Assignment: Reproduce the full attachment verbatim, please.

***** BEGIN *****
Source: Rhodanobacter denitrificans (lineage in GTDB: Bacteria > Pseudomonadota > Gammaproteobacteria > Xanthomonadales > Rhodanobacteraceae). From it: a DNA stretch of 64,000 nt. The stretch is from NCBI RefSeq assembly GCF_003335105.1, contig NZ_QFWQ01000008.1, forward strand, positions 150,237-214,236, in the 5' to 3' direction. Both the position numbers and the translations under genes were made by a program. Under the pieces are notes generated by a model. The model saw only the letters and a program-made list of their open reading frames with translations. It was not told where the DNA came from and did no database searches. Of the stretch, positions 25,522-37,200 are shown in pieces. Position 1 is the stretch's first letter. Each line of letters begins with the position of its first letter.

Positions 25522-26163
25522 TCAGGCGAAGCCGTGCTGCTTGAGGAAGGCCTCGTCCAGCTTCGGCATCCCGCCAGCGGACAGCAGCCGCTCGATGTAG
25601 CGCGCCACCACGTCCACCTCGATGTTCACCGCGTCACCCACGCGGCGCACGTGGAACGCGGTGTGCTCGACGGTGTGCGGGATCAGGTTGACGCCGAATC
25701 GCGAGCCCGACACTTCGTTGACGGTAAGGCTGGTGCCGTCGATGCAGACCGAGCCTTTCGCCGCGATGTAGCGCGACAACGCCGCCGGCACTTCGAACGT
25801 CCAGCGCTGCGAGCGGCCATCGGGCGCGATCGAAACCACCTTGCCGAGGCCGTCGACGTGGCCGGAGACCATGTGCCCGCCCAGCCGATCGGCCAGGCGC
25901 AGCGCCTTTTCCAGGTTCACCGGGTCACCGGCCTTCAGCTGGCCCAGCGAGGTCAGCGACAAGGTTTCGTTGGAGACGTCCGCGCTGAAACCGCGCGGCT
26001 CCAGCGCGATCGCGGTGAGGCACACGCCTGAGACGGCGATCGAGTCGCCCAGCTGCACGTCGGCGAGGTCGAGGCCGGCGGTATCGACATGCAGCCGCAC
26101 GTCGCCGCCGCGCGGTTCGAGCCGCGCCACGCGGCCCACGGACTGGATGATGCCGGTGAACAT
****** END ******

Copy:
Source: Rhodanobacter denitrificans (lineage in GTDB: Bacteria > Pseudomonadota > Gammaproteobacteria > Xanthomonadales > Rhodanobacteraceae). From it: a DNA stretch of 64,000 nt. The stretch is from NCBI RefSeq assembly GCF_003335105.1, contig NZ_QFWQ01000008.1, forward strand, positions 150,237-214,236, in the 5' to 3' direction. Both the position numbers and the translations under genes were made by a program. Under the pieces are notes generated by a model. The model saw only the letters and a program-made list of their open reading frames with translations. It was not told where the DNA came from and did no database searches. Of the stretch, positions 25,522-37,200 are shown in pieces. Position 1 is the stretch's first letter. Each line of letters begins with the position of its first letter.

Positions 25522-26163
25522 TCAGGCGAAGCCGTGCTGCTTGAGGAAGGCCTCGTCCAGCTTCGGCATCCCGCCAGCGGACAGCAGCCGCTCGATGTAG
25601 CGCGCCACCACGTCCACCTCGATGTTCACCGCGTCACCCACGCGGCGCACGTGGAACGCGGTGTGCTCGACGGTGTGCGGGATCAGGTTGACGCCGAATC
25701 GCGAGCCCGACACTTCGTTGACGGTAAGGCTGGTGCCGTCGATGCAGACCGAGCCTTTCGCCGCGATGTAGCGCGACAACGCCGCCGGCACTTCGAACGT
25801 CCAGCGCTGCGAGCGGCCATCGGGCGCGATCGAAACCACCTTGCCGAGGCCGTCGACGTGGCCGGAGACCATGTGCCCGCCCAGCCGATCGGCCAGGCGC
25901 AGCGCCTTTTCCAGGTTCACCGGGTCACCGGCCTTCAGCTGGCCCAGCGAGGTCAGCGACAAGGTTTCGTTGGAGACGTCCGCGCTGAAACCGCGCGGCT
26001 CCAGCGCGATCGCGGTGAGGCACACGCCTGAGACGGCGATCGAGTCGCCCAGCTGCACGTCGGCGAGGTCGAGGCCGGCGGTATCGACATGCAGCCGCAC
26101 GTCGCCGCCGCGCGGTTCGAGCCGCGCCACGCGGCCCACGGACTGGATGATGCCGGTGAACAT